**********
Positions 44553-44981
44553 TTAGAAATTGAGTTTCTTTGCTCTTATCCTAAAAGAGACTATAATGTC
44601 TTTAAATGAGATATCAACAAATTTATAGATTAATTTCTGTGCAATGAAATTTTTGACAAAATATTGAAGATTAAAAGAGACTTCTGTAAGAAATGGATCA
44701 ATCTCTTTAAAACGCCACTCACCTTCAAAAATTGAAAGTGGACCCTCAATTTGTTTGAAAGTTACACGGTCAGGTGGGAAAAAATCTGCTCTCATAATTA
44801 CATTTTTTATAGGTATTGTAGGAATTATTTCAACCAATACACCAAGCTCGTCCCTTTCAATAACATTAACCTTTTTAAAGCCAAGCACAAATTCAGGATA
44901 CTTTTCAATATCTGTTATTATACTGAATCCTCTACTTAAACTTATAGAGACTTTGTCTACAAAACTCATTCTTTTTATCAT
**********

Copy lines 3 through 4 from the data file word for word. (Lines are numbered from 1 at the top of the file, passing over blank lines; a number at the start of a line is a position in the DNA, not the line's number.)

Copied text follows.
44601 TTTAAATGAGATATCAACAAATTTATAGATTAATTTCTGTGCAATGAAATTTTTGACAAAATATTGAAGATTAAAAGAGACTTCTGTAAGAAATGGATCA
44701 ATCTCTTTAAAACGCCACTCACCTTCAAAAATTGAAAGTGGACCCTCAATTTGTTTGAAAGTTACACGGTCAGGTGGGAAAAAATCTGCTCTCATAATTA